Children who suffer from urinary incontinence may benefit from chamomile

Children who suffer from enuresis, also known as urinary incontinence, may benefit from chamomile (Matricaria recutita L.). A study published in the Journal of Evidence-Based Complementary & Alternative Medicine found that chamomile oil can help reduce the frequency of both nocturnal and daytime enuresis.

Enuresis is the medical term for bedwetting. It is the accidental or intentional urination in children who are already at an age when they should have control of their bladders.

In the study, researchers at Tehran University of Medical Science, Islamic Azad University, and Shiraz University of Medical Sciences in Iran evaluated the efficacy of topical use of chamomile oil in treating enuresis in children. In traditional Persian medicine, chamomile flowers are used to treat children with enuresis.

The study included 80 patients with monosymptomatic nocturnal or daytime enuresis. Monosymptomatic enuresis is referred to as urinary incontinence in children who have no other lower urinary tract symptoms and no history of bladder dysfunction. For the study, the children received chamomile oil or placebo on their perineal and suprapubic area once every night for six weeks.

Before the treatment period and eight weeks after the intervention, the researchers assessed the participants’ frequency of enuresis. They also monitored the occurrence of any adverse events.

The results showed that the average frequency of enuresis at the first, second, and third weeks was lower in the treatment group compared with the placebo group. In addition, no occurrence of any adverse event was reported in the study groups. These results suggest that the topical application of chamomile oil can reduce the frequency of enuresis in children with monosymptomatic nocturnal or daytime enuresis.

This benefit of chamomile oil may be due to the spasmolytic and anticholinergic activities of its active constituents.

Based on the findings, the researchers concluded that chamomile oil could be used as a potential complementary treatment option for children with monosymptomatic enuresis.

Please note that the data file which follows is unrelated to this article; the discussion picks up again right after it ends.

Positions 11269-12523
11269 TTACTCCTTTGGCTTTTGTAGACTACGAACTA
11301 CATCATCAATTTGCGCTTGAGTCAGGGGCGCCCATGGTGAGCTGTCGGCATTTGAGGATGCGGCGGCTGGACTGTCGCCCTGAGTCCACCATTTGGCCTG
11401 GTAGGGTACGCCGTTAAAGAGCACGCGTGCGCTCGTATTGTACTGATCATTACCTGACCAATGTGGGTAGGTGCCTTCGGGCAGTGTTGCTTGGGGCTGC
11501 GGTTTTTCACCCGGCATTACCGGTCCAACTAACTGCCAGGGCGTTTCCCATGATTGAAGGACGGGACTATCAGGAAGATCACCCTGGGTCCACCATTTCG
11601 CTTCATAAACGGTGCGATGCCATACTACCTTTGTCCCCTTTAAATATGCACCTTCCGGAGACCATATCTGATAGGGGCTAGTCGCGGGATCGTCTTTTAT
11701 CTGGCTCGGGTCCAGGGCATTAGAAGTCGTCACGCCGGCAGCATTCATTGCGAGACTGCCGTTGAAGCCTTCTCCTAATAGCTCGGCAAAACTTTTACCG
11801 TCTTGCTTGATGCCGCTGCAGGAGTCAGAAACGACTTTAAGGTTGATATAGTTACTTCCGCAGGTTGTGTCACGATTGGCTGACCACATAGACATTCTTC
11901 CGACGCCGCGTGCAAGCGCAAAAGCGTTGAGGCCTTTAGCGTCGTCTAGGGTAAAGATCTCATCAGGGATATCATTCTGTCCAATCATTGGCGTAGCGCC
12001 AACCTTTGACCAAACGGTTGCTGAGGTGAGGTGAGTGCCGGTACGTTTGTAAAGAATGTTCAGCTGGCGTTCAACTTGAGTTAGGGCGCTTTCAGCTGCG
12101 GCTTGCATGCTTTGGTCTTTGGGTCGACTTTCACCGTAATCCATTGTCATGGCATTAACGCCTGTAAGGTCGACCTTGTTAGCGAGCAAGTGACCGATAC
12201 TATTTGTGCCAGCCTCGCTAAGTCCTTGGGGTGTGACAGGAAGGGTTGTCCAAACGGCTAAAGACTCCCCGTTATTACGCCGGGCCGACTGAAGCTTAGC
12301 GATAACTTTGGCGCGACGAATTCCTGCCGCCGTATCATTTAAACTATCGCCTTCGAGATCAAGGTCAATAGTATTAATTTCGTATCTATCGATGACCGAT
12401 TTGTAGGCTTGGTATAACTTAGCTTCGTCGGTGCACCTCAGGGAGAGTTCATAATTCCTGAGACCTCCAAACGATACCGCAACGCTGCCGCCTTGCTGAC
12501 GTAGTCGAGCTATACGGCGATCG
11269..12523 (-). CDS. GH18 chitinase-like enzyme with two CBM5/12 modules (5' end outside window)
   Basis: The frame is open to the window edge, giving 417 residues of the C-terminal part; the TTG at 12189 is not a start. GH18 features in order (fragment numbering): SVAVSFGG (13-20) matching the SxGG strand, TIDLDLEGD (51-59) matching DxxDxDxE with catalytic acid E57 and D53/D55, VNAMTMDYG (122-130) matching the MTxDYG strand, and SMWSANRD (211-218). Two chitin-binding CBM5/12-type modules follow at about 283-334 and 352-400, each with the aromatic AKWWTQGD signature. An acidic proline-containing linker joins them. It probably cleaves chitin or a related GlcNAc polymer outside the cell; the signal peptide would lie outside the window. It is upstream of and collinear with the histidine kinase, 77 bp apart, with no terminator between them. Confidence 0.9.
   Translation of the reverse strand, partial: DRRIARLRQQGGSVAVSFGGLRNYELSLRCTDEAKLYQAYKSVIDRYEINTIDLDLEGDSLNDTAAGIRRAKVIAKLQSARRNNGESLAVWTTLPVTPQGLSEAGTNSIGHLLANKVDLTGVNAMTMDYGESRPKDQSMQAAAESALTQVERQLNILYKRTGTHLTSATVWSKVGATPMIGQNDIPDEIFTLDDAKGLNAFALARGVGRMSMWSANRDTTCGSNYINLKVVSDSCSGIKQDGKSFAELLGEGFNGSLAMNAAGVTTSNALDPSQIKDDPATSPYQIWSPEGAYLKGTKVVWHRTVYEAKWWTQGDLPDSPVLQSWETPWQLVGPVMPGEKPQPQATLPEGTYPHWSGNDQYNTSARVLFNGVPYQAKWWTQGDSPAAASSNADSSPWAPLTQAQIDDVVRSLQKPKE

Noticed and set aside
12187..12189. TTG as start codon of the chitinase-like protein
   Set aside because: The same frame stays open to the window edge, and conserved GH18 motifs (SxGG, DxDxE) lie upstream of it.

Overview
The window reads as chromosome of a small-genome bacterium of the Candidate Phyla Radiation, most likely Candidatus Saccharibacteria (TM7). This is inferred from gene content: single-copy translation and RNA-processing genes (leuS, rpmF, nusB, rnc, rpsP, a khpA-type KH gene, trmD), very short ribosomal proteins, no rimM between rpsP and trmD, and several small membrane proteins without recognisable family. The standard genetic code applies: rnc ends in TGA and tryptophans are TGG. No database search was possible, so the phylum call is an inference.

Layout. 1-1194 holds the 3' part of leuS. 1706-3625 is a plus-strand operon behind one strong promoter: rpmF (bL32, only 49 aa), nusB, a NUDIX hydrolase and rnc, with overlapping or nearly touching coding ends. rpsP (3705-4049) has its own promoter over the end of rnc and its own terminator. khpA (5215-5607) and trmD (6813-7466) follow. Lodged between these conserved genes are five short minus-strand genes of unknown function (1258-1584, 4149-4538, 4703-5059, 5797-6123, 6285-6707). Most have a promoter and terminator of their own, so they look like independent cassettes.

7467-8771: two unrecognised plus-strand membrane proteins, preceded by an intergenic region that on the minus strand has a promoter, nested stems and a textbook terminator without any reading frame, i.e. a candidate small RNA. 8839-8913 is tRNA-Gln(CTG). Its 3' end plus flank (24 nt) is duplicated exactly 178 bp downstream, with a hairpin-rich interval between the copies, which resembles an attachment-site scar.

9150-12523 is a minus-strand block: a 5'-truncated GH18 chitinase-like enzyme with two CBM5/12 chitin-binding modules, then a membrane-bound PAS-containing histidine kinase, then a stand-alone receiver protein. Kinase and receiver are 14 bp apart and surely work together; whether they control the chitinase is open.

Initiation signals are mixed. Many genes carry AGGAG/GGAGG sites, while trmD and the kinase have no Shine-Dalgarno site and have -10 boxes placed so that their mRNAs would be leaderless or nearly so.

Other ways to treat enuresis

Enuresis can also be addressed through the following:

  • Hypnotherapy: Children, especially boys, who experience nocturnal enuresis may benefit from hypnotherapy, which is guided hypnosis or a trance-like state of focus and concentration reached with the help of a clinical hypnotherapist. A study published in The Journal of Norwegian Medical Association found that hypnotherapy is an effective treatment for this condition. The study included 12 boys aged eight to 16 diagnosed with enuresis and a family history of bedwetting. They also had tried other forms of treatments like the bedwetting alarm and medication. For the study, the boys had between two and eight hypnotherapy sessions and also practiced self-hypnosis on their own for about a month after their hypnosis sessions. The researchers conducted two follow-ups at three months and one-year intervals after the hypnotherapy sessions. They found during these follow-ups that nine participants reported seven out of seven dry nights every week.
  • Chiropractic care: A child may be experiencing bedwetting due to spinal misalignment. This spinal misalignment can affect the nerves that flow from the spine to every part of the body. This may result in a nerve communication issue between the brain and bladder. The bladder can only function properly if there is proper nerve communication with the brain. Chiropractic care can address the nerve communication pathways between the brain and the bladder without drugs or surgery. This is done by chiropractors who are the only type of health professional trained to locate and reduce spinal misalignments that may be interfering with proper nerve function. The body can function normally once the spine has adequately been realigned and nerve interference has been reduced.

Read more news stories and studies on the natural treatments for enuresis by going to

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